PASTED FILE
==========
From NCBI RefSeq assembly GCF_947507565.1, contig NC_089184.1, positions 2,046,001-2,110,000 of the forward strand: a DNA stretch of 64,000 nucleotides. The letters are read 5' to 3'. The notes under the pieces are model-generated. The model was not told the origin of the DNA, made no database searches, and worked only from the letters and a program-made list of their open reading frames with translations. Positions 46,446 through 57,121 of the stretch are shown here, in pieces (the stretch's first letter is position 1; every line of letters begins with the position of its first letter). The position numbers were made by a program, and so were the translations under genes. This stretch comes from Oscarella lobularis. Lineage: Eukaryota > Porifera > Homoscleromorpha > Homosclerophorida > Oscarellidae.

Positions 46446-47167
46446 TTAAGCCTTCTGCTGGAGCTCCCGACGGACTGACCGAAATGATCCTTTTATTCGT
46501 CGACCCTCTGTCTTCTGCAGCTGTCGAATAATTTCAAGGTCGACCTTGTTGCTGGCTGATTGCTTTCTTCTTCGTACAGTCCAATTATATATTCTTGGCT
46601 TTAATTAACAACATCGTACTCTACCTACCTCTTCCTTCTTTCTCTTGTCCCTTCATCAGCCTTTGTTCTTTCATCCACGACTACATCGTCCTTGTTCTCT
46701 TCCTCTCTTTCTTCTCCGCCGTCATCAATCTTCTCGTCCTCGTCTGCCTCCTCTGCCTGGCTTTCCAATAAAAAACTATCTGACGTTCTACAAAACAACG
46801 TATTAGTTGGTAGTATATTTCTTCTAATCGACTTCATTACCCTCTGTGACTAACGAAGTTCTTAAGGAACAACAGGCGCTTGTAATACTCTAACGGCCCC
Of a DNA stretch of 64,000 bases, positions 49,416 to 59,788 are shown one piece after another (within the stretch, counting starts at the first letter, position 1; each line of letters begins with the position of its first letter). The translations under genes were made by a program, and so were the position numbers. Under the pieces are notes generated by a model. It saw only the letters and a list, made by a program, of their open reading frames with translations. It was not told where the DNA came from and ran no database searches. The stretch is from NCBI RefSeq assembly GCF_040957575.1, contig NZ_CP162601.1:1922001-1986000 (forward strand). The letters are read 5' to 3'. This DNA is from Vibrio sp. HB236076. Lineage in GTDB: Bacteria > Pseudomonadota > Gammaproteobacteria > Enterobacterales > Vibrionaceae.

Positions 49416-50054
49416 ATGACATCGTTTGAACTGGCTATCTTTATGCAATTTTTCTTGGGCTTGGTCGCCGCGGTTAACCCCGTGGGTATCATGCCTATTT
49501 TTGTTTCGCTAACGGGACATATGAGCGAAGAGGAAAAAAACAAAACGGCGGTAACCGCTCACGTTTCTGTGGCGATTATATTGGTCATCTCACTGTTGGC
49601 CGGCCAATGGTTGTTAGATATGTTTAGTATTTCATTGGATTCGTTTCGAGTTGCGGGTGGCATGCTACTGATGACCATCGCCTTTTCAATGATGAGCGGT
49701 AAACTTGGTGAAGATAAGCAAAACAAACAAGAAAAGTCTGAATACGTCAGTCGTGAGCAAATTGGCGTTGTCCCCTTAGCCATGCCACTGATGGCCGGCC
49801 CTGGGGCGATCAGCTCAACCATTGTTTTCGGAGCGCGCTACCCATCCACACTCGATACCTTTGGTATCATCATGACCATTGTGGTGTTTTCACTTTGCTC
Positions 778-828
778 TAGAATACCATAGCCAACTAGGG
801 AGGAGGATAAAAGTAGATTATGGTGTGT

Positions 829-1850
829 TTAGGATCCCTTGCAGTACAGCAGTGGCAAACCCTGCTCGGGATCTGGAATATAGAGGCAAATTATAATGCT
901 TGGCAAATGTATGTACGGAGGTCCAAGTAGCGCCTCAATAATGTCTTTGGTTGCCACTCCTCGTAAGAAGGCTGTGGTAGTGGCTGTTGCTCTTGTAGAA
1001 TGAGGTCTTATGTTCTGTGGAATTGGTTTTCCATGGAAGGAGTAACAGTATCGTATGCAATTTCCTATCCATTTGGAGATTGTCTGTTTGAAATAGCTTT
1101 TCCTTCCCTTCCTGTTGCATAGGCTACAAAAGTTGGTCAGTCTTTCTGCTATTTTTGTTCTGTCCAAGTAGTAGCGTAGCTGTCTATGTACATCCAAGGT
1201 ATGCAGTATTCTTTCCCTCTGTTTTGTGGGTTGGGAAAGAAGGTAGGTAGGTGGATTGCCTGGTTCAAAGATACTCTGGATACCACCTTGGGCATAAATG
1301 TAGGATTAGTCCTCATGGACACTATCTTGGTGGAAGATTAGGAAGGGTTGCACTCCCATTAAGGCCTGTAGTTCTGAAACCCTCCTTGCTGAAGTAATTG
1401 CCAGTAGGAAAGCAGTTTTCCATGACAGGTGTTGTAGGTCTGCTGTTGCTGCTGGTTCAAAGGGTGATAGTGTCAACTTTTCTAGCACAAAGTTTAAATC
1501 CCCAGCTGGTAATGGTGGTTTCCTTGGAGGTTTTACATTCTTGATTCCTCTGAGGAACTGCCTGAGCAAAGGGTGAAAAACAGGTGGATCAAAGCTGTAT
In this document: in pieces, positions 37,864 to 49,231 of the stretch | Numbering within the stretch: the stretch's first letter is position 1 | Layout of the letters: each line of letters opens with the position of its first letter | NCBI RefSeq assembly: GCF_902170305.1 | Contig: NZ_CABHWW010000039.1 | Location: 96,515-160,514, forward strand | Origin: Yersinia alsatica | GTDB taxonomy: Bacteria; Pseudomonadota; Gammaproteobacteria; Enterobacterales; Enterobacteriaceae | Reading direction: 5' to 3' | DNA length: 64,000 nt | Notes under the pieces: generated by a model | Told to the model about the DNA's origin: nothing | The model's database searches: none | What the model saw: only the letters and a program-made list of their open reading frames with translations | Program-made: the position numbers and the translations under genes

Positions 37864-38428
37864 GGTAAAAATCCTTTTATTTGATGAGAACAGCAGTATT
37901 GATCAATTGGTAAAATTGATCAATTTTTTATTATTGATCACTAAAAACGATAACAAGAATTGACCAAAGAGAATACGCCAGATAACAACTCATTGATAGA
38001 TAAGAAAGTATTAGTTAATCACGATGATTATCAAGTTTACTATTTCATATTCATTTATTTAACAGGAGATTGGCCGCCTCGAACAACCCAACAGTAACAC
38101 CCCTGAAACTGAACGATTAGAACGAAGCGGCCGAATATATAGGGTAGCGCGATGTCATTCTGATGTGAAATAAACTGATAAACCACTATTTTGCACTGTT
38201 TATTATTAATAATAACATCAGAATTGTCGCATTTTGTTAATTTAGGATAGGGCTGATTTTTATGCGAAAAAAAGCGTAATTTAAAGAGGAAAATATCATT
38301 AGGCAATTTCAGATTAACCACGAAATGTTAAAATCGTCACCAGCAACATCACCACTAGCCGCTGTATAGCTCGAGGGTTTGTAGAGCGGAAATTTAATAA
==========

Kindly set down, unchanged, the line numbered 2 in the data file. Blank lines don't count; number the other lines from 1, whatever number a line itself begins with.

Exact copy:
Positions 46446-47167